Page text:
I partly agree with the Greens paradox argument. They want to save the planet but refuse to consider the GM option. Until the decades old legislation has a revamp, we will only be able to tread water on the sustainability and environmental front. E.g. predator 2050 is a pipe dream without using a biological control of some type to stop reinvasion. Sure it comes with risks but unless we allow GM to be researched, trialed and implemented, we won't be able to make significant progress.

That will drive them nuclear too.

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For the most part environmentalism and rationality parted ways decades back. NZ greens are only weakly interested in environment, being primarily a loose-knit vehicle for various left wing activists that have co-opted the green banner - they are the Alliance in new garb.

It will be interesting to see if the sustainable nz party will be more of the same or actually offer something other than anti business virtue signallers

When discussing left wing fringe political parties it is hard not to be reminded of the people's front of judea vs the judean people's front, united in their inability to get along with similarly minded people.

This should be compulsory reading for every child in school.

Very well said Keith - I hear the artificial milk thing often and always wonder - what are the inputs? What is the cost per unit protein compared to current inputs i.e grass + sun + water - And I cant get my small brain around how it could be possible now or in the near future to produce a unit of milk protein cheaper than current practice no matter what sort of magical bacteria you use - Energy cant be created or destroyed, merely changes form - nature has blessed NZ with fresh water - anyone interested should look up Michael Burry and his thoughts on farmland/water: Burry has focused much of his attention on investing in water, gold, and farmland. Burry has been quoted saying "Fresh, clean water cannot be taken for granted. And it is not—water is political, and litigious."[21] After the end of the film, The Big Short, a statement regarding Burry's current interest reads, "The small investing he still does is all focused on one commodity: water."[21]

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Sometimes we look for a magical answer like the aforementioned reports.
Often the real magic is right there in the "normal" everyday stuff.
Sun-grass-cows-milk-cheese/butter/icecream/etc is f@$## magical.

"Also, no-one has yet replicated mammalian milk with anything closely resembling the complexity of nature’s product." Its made for babys..no need for adults to drink it.

No "need" for people to have a lot of things; wine, beer, chocolate. The human experience is much more than having things we specifically need. Which includes cheese.

Great article Keith.

Someone had to write it (I'm already penning an email to Monbiot - he does listen and think, which places him well above some hereabouts).

And we see where folk like Kate - obviously smart and obviously well-intentioned - miss it when they miss energy being the turtle at the bottom of the stack. This is all about energy, and about feedstock. We see the same mis-assumption style when the Nine-to-Noon presenter talks optimistically of 3-D printing houses; those priinters still need energy to run them and feedstock to make the houses from.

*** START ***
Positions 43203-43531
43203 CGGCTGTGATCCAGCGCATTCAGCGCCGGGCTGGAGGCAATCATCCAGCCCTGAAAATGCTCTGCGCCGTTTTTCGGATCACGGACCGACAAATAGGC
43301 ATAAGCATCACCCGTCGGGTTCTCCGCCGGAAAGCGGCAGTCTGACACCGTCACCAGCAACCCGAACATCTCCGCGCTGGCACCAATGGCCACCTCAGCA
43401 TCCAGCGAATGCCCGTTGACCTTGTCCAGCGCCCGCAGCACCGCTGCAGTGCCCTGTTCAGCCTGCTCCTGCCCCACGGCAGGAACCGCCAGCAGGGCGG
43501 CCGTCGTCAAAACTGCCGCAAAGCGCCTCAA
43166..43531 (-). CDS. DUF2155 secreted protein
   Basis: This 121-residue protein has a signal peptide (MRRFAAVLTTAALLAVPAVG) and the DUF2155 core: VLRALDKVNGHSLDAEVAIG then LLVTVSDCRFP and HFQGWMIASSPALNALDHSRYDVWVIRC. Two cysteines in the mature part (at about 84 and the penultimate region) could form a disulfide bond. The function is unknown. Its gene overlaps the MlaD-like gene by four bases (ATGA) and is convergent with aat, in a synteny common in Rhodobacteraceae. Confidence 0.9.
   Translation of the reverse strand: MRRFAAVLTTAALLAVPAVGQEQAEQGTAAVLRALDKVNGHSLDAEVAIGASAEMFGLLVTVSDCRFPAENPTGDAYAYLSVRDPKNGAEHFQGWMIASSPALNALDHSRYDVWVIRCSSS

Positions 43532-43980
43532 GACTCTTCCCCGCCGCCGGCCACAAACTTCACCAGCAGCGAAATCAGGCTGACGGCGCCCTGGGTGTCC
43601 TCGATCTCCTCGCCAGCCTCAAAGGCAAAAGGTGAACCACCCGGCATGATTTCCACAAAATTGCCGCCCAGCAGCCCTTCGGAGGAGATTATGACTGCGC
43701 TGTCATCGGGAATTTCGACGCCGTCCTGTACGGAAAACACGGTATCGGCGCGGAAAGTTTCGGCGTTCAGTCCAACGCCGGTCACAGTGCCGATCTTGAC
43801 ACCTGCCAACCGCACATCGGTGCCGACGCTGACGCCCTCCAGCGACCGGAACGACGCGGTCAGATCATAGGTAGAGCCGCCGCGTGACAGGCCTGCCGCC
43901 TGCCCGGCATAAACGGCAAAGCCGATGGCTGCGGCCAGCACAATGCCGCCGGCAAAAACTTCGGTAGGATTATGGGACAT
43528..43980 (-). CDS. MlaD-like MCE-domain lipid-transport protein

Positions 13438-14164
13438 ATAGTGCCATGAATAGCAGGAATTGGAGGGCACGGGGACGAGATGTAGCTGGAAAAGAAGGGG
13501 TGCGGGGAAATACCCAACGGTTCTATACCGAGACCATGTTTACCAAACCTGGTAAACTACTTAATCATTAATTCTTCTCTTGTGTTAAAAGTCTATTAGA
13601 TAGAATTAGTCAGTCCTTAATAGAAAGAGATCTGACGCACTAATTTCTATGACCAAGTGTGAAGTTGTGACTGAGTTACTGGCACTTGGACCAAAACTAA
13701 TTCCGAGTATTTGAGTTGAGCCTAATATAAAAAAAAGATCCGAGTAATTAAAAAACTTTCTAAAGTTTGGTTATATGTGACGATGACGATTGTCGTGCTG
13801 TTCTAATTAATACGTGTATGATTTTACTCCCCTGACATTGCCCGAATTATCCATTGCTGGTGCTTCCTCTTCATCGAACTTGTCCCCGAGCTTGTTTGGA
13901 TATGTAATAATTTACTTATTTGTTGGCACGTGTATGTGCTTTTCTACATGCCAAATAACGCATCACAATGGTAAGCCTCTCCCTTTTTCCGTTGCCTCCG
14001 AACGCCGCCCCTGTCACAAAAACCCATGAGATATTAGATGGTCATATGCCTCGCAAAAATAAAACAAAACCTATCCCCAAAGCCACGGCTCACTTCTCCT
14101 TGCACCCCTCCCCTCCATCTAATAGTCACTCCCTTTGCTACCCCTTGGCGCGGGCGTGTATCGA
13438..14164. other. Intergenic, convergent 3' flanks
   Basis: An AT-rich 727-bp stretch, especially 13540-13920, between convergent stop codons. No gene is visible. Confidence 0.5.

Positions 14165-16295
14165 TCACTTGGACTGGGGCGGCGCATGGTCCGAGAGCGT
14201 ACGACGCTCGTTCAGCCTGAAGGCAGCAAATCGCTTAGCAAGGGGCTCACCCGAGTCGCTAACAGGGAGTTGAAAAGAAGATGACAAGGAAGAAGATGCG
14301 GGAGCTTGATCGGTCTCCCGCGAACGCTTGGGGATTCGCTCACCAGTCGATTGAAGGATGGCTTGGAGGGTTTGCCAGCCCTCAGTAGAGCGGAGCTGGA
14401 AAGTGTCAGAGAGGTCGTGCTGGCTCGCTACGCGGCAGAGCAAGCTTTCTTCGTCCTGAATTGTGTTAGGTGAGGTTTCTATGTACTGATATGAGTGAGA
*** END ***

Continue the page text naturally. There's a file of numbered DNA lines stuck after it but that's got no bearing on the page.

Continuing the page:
And you correctly point to the need to discuss hydrogen properly in this country - it seems to me that someone (I'm told it's someone inside MBE) has this misplaced enthusiasm with which the Minister (and others in Cabinet) have been infected.

We do indeed face a dilemma. Agribusiness as practiced, is monocultural, soil-deadening, soil-losing, aquifer-depleting, biodiversity-displacing and most pertinently, entirely dependent on fossil energy. So it is, in a word, unsustainable. So it will reduce then cease. What will replace it, is one question. How many people can be supported ex-fossil energy input, is a very serious other. Download Catton's 'Overshoot' to get a handle on the problem - we were already in a jam with 4 billion in 1980. All we have done since is double the number of humans in the paddock, and deplete the stacks of nutrient in the shed. The finite shed.

Building a sustainable food-production system, might as well be done ex-GM - because unless we do something about population, any gains will be overwhelmed, making you even worse off. So we need to ascertain what NZ food-production can supply without soil degradation, aquifer draw-down or biodiversity loss. Then we work out how much we want to eat, per head, and we're approaching the sustainable NZ population. I suspect we'll find it's around 2 million, if we're clever about it.

Where Monbiot (and Kate) perhaps err, is by starting from the premise that the human construct can be maintained with all the advances gained thus far. I think we have to be sapient enough to re-think that. We are now globally-forcing (Catton calls us Homo Colossus) and it appears we aren't yet smart enough to shoulder that responsibility (which we once apportioned to gods).

Thanks for the article - clean and concise. All we need now, is a jolly little discussion about EROEI....... :)

Across all cultures it seems that when you urbanise humans and distance them from the natural world (especially if they're stacked in little sky boxes and looking at screens all day), the reaction is for people to refuse to breed.